There is a common theme surrounding the U.S. men's national team's current training camp in Carson, Calif. That theme is New Blood.
From the new voice coaching the team, Bob Bradley, to the new players who make up the majority of the pool of players called in by Bradley, there is a refreshing feeling as the national team prepares for a very busy year.
Bradley has three weeks to put his MLS-heavy contingent through the rigors of camp, working to catch their fitness up with the rest of the world. He also will be trying to identify which players can bring the most to his eventual pool of players for the four or five games he will get to coach before the summer.
Bradley's task with the current group isn't as much about finding pieces to a puzzle as it is finding out which of Major League Soccer's young generation of standouts have the tools and mentality to excel on the international level. With two tournaments this summer, the CONCACAF Gold Cup and Copa America, there is plenty of opportunity for new faces to emerge.
"It's a transition time," Bradley said. "We know there are important guys who have retired. We've got to start the cycle by working in some young players. We've got to make sure that some of the players that are experienced and still part of the team take on bigger roles."
That last comment applies to the likes of Pablo Mastroeni and Jimmy Conrad, older players who will be among the candidates to fill the leadership void left by the retirements of Claudio Reyna, Brian McBride and Eddie Pope.
More important than filling the leadership void is filling the talent void, something Bradley is hoping he will be able to do with this generation of MLS players. Although most of the players have something to prove, here are the five U.S. national team newcomers in camp who will garner the most attention:
He is not the biggest or the fastest defender you will ever see, but the Revs center back has put together two stellar seasons in MLS. Parkhurst combines impeccable timing and positioning with an ability to read the game not seen in many American defenders.
Central defense isn't exactly a thin position for the national team, with Oguchi Onyewu and Conrad regarded as the top center backs in the current pool, but if Parkhurst can be as cool, calm and collected on the international level as he is in MLS, he could play his way into a key role in one of the summer's upcoming tournaments.
Long regarded as the national team's defensive midfielder of the future, Clark has gone from exciting prospect to polished pro in four seasons in MLS. An ankle injury a year ago prevented a potential move to Europe, but Clark benefited by flourishing with the Houston Dynamo.
What remains to be seen is whether Clark's ability to cover box to box translates to the international level. He's certainly fast enough and fearless, but he has yet to show whether his impressive technical ability will translate to the international level. Clark, who turns 24 next month, should get plenty of opportunities this year.
An unknown rookie prospect just a year ago, Bornstein has had his stock rise faster than anyone else in this camp. The reigning MLS rookie of the year has proved to be a dynamic left back option also capable of playing in midfield, where he spent a good portion of the second half of the 2006 MLS season.
Bornstein, 22, is one of three left backs in camp, along with Todd Dunivant and Heath Pearce, so the Chivas USA standout will have a good chance to show his former club coach how he measures up. With no clear-cut first choice left back in the pool, this camp likely will determine who starts against Denmark and Mexico. Although Dunivant is arguably the best attacking option and Pearce the better defender, Bornstein could be the most complete left back of the three. That won't keep him from getting looks on the left wing.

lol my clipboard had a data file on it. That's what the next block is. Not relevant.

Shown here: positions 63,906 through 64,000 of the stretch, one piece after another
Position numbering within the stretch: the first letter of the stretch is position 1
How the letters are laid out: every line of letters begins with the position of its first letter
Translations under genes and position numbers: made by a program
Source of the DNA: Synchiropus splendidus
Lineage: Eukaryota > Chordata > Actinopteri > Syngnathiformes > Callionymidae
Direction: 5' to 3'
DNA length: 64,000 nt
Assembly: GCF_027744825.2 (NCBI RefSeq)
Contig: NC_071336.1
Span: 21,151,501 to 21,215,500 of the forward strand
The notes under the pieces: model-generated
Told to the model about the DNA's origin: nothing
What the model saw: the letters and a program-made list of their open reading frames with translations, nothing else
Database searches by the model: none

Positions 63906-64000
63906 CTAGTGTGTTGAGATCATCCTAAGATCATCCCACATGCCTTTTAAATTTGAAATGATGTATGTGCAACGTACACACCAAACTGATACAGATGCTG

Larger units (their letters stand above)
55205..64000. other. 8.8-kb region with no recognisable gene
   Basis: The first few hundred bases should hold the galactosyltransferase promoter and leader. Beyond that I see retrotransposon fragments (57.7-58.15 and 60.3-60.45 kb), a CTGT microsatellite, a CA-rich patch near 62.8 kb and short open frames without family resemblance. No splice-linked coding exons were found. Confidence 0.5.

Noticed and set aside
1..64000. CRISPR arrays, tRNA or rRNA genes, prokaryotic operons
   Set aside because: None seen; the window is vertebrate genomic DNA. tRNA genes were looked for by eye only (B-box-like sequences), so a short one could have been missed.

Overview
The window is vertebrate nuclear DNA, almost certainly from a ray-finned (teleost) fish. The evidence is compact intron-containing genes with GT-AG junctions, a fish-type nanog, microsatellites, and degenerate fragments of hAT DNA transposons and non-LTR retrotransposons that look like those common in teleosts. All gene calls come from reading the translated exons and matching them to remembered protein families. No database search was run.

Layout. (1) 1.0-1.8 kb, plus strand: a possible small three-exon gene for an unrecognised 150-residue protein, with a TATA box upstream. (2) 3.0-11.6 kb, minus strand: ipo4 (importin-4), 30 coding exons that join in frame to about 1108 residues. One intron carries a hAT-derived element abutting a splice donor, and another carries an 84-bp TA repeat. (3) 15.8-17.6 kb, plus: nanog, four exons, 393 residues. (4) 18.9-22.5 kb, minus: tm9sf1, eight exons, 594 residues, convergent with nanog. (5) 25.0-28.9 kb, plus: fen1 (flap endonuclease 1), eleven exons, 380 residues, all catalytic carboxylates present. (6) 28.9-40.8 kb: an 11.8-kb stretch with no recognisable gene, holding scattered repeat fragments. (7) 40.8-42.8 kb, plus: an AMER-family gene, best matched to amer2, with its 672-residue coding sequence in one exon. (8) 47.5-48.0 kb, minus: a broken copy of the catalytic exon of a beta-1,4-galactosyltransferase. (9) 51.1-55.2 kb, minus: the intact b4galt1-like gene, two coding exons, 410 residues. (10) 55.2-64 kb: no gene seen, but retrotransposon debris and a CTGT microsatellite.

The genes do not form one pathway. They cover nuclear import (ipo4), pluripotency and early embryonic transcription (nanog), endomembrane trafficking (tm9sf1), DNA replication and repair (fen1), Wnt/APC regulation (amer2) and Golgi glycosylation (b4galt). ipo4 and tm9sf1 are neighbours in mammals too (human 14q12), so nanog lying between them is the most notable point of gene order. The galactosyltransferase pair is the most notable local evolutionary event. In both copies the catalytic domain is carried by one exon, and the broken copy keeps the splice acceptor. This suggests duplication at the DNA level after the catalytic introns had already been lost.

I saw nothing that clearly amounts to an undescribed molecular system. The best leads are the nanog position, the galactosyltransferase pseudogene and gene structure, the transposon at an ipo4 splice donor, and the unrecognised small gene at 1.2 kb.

One of the most talented young players in MLS for a few years now, Mapp finally turned potential into production by putting together an All-Star caliber season that has led some to believe he is ready to take a key role in the national team. A longtime left midfield prospect, Mapp has spent five seasons in MLS honing skills to play at every attacking position in midfield.
Although left midfield is his strongest position, a lack of depth in the national team pool at attacking midfielder and right midfield should help Mapp get long looks in both spots. Just 22, Mapp flourished playing centrally for the Chicago Fire at times this year, and his combination of speed, touch and vision makes him the most intriguing midfield prospect in camp.
It is no secret that forward is the thinnest and most worrisome position in the U.S. national team pool. McBride's retirement has left a big void no one appears ready to fill. Cooper has emerged as an exciting candidate to replace McBride as the team's target forward. The former Manchester United prospect impressed during his first year in MLS, showing a nose for the goal and surprising technical skill for a player his size (he's 6-foot-3).
Although Brian Ching has the edge in terms of experience and accomplishment and Taylor Twellman has a more established track record as a goal scorer, Cooper is young (he's 22) and has the maturity that comes with spending three years in Europe. It would not come as a surprise if Cooper emerged as a first-choice national team forward before the year ended.
The five aforementioned players are hardly the only ones whose national team chances will be exciting to watch unfold. Sacha Kljestan, Chris Rolfe and Bobby Boswell are also young players who will be worth watching in the coming months, but Parkhurst, Clark, Bornstein, Mapp and Cooper have the makings of a Fab Five that could become a national team fixture for years to come.
Ives Galarcep covers MLS for ESPNsoccernet. He is a writer and columnist for the Herald News (N.J.) and writes a blog, Soccer By Ives. He can be reached at Ivespn79@aol.com.